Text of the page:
Bundle entropy as an optimised measure of consumers’ systematic product choice combinations in mass transactional data

In this work, a novel measure is developed based on entropy to directly measure the predictability of basket composition: bundle entropy, where zero denotes a bundle’s total predictability and one – the total unpredictability.

  • Funder


  • Duration

    Oct 2020 – Oct 2023

  • Investigators

    Roberto Mansilla, Gavin Smith, Andrew Smith, and James Goulding

  • Partners


Project Description

Understanding and measuring the predictability of consumer purchasing (basket) behaviour is of significant value. While predictability measures such as entropy have been well studied and leveraged in other sectors, their development and application to very large multi-dimensional data sets present in the retailing sector are less common. While a small number of methods exist, we demonstrate they fail to accord with intuition, leading to the potential for misunderstandings between those who conduct the analysis and those who act on the insights. We delineate the requirements for such a measure in this domain to demonstrate these issues in context. A novel measure is then developed based on entropy to directly measure the predictability of basket composition. The measure is designated as bundle entropy (zero denotes a bundle’s total predictability, one the total unpredictability). We empirically compare the proposed bundle entropy against existing measures using two large-scale real-world transactional data sets, each including more than 2,000 households (frequent shoppers) over two years. First, we demonstrate how the proposed measure is the only measure that behaves according to the desired properties. Second, we show empirically that bundle entropy differs noticeably from the other measures. Finally, we consider some use case analyses and discuss the utility of the proposed measure in practice.


This research paper outlines the necessary conditions for developing a measurement tool that can accurately capture consumers’ systematic purchasing behaviors. The study introduces a novel metric called “bundle entropy,” which employs the concept of entropy to measure the degree of predictability in the composition of a consumer’s shopping baskets.  Through empirical analysis using extensive real-world transactional data involving over 2,000 frequent shopper households across two years, the proposed bundle entropy is compared against established measures.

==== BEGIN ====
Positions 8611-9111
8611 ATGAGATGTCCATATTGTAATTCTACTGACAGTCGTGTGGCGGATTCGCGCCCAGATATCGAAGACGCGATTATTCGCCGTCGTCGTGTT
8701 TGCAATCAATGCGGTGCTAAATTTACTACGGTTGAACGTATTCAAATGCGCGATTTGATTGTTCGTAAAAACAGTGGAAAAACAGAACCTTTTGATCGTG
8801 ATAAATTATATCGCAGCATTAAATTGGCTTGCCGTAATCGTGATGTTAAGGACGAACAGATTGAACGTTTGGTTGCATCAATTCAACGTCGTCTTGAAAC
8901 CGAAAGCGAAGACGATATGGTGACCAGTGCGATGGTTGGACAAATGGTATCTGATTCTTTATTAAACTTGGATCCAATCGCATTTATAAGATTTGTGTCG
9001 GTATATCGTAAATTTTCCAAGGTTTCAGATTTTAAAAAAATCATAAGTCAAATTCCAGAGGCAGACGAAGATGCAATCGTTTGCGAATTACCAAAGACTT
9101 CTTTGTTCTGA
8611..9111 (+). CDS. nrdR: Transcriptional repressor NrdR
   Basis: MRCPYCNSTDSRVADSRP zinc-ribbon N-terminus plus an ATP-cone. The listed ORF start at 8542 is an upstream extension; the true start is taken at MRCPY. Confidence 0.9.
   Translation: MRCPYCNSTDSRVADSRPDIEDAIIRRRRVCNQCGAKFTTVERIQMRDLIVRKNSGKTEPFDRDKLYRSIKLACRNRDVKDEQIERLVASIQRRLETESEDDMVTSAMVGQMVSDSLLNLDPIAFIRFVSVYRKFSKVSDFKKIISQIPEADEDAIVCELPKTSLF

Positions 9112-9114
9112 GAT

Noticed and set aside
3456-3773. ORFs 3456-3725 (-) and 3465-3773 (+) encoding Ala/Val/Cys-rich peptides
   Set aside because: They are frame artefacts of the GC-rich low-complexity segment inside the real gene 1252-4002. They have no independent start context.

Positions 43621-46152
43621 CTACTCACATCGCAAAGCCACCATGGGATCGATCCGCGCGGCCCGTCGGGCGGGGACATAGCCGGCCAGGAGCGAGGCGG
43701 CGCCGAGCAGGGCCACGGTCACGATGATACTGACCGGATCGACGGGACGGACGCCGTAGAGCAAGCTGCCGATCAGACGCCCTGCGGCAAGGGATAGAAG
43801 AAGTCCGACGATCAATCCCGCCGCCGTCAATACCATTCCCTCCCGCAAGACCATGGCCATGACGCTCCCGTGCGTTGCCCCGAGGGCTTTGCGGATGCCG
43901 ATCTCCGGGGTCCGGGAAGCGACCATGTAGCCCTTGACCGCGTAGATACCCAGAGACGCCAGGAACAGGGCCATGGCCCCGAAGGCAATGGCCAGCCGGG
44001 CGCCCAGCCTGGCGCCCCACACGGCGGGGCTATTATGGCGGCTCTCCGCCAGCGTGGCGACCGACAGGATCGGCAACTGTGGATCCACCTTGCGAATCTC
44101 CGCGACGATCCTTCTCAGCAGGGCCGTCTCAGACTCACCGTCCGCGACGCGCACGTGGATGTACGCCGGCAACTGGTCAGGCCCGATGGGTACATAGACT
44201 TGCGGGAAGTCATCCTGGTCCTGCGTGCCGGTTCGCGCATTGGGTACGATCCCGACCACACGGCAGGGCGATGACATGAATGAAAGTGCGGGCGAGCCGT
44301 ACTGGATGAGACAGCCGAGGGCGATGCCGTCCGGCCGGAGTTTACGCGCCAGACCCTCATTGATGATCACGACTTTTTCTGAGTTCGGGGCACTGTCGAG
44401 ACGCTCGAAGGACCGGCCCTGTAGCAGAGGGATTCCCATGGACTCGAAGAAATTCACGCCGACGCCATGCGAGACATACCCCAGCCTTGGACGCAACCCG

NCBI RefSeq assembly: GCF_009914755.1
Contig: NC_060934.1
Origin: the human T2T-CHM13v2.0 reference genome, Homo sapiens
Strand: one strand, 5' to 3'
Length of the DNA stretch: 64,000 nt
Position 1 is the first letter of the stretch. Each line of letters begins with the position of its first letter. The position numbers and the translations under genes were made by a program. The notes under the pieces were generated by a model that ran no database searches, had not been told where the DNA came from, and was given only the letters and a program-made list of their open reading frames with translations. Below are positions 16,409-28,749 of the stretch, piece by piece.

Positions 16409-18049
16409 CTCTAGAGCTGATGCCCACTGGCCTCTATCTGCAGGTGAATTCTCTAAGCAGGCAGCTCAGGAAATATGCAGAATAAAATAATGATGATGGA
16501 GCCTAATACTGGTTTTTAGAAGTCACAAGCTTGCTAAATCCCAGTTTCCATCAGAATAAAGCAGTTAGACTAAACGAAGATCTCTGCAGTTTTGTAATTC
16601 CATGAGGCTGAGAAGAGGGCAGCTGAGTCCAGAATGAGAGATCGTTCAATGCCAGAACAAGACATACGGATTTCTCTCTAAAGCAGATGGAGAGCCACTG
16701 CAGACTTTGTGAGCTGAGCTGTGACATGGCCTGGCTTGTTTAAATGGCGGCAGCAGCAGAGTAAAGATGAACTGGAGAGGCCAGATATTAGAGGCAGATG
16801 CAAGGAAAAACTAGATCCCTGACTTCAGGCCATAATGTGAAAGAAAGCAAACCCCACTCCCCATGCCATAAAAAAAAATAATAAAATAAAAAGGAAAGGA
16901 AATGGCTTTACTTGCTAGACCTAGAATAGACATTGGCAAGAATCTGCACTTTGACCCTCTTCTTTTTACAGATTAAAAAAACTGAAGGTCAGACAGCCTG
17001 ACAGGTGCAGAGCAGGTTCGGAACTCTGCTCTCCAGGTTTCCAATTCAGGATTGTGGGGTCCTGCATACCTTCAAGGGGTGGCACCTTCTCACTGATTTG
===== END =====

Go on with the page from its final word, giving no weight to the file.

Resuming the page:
The evaluations are based on two different, real-world, mass transactional data sets. The first is Dunnhumby – The complete Journey – a freely available data set. The data set includes grocery purchases at a household level over two years from 2,500 frequent shoppers, providing a cohort for tracking systematic choices over time. The data set contains over 2.5 million records at the household level. The second data set is a large transactional data set from 2,181 loyalty card holders over 20 months (between 2014 and 2016) from a large UK grocery retailer. 


The empirical analysis reveals that the proposed metric, Bundle Entropy, is the sole measure aligning with the desired properties for such a measure, and it significantly differs from other existing measures. Additionally, practical use case scenarios are considered, discussing the potential utility of the proposed measure in real-world applications.

Associated Publications

A refined limit on the predictability of human mobility
It has been recently claimed that human movement is highly predictable. While an upper bound of 93% predictability was shown, this was based upon human movement trajectories of very high spatiotemporal granularity. Recent studies reduced this spatiotemporal granularity down to the level of GPS data, and under a similar methodology results once again suggested a high predictability upper bound (i.e. 90% when movement was quantized down to a spatial resolution approximately the size of a large building). In this work we reconsider the derivation of the upper bound to movement predictability. By considering… [more]

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